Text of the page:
We go on about the importance of exercise for older people like aging boomers. I've written about how horrible the suburbs are because people have to use a car for every trip instead of just walking to the bodega or to the doctor.
And if a recent study published in the Lancet is correct, much of what I've written is either wrong or contradictory.
The researchers studied 119 people over the age of 60; some were perfectly healthy while others had stable heart disease or stable COPD. Some were told to walk on a busy downtown London street full of buses and taxis, while the others walked in the park.
Thanks to all the diesels on Oxford Street in London, levels of nitrogen dioxide and fine particulates were high. When examined, those who walked in the park all benefited, with lower blood pressure and less arterial stiffness. Those who walked in the Main Street? All the benefits were drastically reduced. From the study’s abstract:
Short-term exposure to traffic pollution prevents the beneficial cardiopulmonary effects of walking in people with COPD, ischaemic heart disease, and those free from chronic cardiopulmonary diseases … Policies should aim to control ambient levels of air pollution along busy streets in view of these negative health effects.
From the Guardian:
These findings are important as walking is frequently recommended for older people. “For many people, such as the elderly or those with chronic disease, very often the only exercise they can do is to walk,” said Kian Fan Chung, professor of respiratory medicine at the National Heart and Lung Institute at Imperial and lead author of the study. “Our research suggests that we might advise older adults to walk in green spaces, away from built-up areas and pollution from traffic.”
A professor of environmental science noted that even under these circumstances, people should still get out there and walk.
“It’s important to that people continue to exercise. In the U.K., physical inactivity is the fourth largest cause of disease and mortality and contributes to around 37,000 premature deaths in England every year.”
But that's a hard sell after seeing a study like this. Fortunately for Americans, the situation in London is not necessarily analogous to the U.S.; In Europe, there is a far higher proportion of vehicles burning diesel, and the fuel sold in the U.S. is much cleaner than the fuel sold in Europe. But still, it's likely that a walk in Central Park is going to be better for you than a walk down Canal Street. The study concludes:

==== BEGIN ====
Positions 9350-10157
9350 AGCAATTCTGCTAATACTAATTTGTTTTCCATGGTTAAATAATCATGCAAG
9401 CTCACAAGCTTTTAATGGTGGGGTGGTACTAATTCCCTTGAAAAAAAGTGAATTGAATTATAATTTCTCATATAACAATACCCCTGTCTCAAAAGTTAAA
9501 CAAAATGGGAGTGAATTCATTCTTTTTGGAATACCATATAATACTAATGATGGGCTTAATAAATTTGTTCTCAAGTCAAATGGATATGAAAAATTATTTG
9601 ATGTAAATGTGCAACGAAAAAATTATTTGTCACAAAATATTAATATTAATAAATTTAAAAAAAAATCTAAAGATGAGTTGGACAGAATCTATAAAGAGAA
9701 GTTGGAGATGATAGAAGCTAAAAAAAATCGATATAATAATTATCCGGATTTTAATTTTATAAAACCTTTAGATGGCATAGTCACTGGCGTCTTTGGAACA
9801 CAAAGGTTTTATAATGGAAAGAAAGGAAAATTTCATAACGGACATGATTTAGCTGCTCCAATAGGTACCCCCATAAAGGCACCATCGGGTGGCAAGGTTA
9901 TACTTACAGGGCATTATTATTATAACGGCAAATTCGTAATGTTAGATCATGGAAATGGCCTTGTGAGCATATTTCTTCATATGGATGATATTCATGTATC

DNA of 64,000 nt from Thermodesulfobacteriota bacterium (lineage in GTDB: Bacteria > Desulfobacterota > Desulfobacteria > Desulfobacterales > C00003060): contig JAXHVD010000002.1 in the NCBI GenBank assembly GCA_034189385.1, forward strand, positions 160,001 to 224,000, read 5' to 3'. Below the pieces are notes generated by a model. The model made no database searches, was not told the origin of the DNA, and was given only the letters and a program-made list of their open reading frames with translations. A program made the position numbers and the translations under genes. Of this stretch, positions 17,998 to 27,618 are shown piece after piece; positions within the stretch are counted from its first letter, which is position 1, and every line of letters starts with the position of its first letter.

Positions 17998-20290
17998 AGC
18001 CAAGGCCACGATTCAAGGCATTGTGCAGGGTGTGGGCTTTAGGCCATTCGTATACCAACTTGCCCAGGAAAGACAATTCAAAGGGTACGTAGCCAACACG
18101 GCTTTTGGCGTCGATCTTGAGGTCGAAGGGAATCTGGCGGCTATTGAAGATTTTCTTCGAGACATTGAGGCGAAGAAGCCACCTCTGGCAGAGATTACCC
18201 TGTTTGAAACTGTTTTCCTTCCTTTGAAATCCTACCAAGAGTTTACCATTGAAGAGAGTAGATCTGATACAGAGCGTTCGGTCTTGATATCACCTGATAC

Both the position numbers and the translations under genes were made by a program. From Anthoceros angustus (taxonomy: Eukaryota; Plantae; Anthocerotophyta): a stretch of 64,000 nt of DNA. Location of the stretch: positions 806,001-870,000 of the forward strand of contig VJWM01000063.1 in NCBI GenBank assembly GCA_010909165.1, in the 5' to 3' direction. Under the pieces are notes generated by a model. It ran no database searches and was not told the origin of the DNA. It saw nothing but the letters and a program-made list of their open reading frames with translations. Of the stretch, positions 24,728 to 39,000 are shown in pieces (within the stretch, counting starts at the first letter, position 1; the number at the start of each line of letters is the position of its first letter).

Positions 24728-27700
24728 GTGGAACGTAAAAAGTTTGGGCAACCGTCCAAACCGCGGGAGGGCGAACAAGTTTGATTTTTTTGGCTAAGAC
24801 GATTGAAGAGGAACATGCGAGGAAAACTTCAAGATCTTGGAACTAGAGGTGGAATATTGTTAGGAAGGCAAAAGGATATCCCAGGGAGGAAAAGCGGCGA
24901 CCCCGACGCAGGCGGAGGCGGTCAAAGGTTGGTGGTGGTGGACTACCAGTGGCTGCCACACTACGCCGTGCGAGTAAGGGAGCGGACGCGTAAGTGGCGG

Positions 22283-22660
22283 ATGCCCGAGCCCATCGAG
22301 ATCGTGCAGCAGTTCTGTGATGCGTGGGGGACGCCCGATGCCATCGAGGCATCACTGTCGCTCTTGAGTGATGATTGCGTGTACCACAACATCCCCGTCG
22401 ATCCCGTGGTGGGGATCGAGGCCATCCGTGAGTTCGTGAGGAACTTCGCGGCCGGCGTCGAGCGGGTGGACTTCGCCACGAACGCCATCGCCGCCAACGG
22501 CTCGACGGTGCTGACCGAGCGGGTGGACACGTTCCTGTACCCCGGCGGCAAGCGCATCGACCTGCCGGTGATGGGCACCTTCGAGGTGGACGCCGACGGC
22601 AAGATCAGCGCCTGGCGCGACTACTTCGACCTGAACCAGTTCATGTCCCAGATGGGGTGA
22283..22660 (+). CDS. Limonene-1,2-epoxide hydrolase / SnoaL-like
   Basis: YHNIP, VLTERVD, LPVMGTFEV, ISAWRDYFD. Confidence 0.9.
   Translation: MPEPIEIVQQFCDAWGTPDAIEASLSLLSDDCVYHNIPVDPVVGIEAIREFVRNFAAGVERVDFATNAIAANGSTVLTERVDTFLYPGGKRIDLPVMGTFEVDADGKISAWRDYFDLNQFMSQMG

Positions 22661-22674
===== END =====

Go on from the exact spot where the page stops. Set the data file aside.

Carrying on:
Although further studies are needed, particularly looking at the effect of regular walking in polluted environments, the current data are sufficiently compelling to advise older adults and chronic pulmonary and cardiac participants to avoid walking in highly polluted environments such as city streets with high traffic density. Exercise such as walking should be done in urban green space areas away from high density traffic or in indoor facilities with effective air filtration if located near polluted streets. Finally, it is important to impose policies and measures that can reduce traffic pollution so that every individual can enjoy the health benefits of physical activity.
This is, to be totally blunt, appalling. When I wrote an earlier post on the benefits of getting 30 minutes of exercise, I used this photo as a model of healthy living; I suggested that living in a walkable city was the ideal for health and longevity. Now this study tells us that the air quality negates many of the benefits. But if you live in the suburbs, it's almost impossible to live without a car, so the air quality there isn't much better, and as Matt Hickman notes, the parks aren't particularly senior-friendly. The study is actually implying that people should drive to the gym where the air is filtered.
The implications are pretty clear: cars are killing us, particularly as we age and need exercise and fresh air. The sooner we ban diesel and then go electric and invest in alternative active transportation, the better our health and the health of our older citizens will be.
Coincidentally, another study came out that concludes that air pollution is hurting human procreation. TreeHugger notes that “exposure to air pollution is indeed having a detrimental effect on babies' health, contributing to lower birth weights (at a 2- to 6-percent increase of risk) and premature birth (1- to 3-percent increase of risk).”
It's bad for everyone, but particularly those at either end of the population spectrum.